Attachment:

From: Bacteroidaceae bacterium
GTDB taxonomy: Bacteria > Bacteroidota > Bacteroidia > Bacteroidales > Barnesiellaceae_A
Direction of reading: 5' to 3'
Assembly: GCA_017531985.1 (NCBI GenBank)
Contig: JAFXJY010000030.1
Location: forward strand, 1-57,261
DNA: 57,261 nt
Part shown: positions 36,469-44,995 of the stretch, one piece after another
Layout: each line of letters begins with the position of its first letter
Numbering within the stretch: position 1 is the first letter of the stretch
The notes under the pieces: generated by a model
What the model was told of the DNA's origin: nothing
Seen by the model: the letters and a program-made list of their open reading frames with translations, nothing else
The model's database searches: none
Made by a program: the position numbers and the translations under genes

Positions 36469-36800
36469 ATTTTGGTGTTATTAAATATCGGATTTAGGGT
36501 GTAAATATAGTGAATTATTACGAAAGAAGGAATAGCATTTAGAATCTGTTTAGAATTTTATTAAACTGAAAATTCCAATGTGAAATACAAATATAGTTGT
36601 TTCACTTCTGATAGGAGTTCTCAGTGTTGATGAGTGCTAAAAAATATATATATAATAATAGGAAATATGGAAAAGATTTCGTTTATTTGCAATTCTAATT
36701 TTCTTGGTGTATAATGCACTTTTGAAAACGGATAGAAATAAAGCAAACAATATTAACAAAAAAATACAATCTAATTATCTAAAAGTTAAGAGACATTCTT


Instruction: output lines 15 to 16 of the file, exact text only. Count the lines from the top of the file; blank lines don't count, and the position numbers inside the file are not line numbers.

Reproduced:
Made by a program: the position numbers and the translations under genes

Positions 36469-36800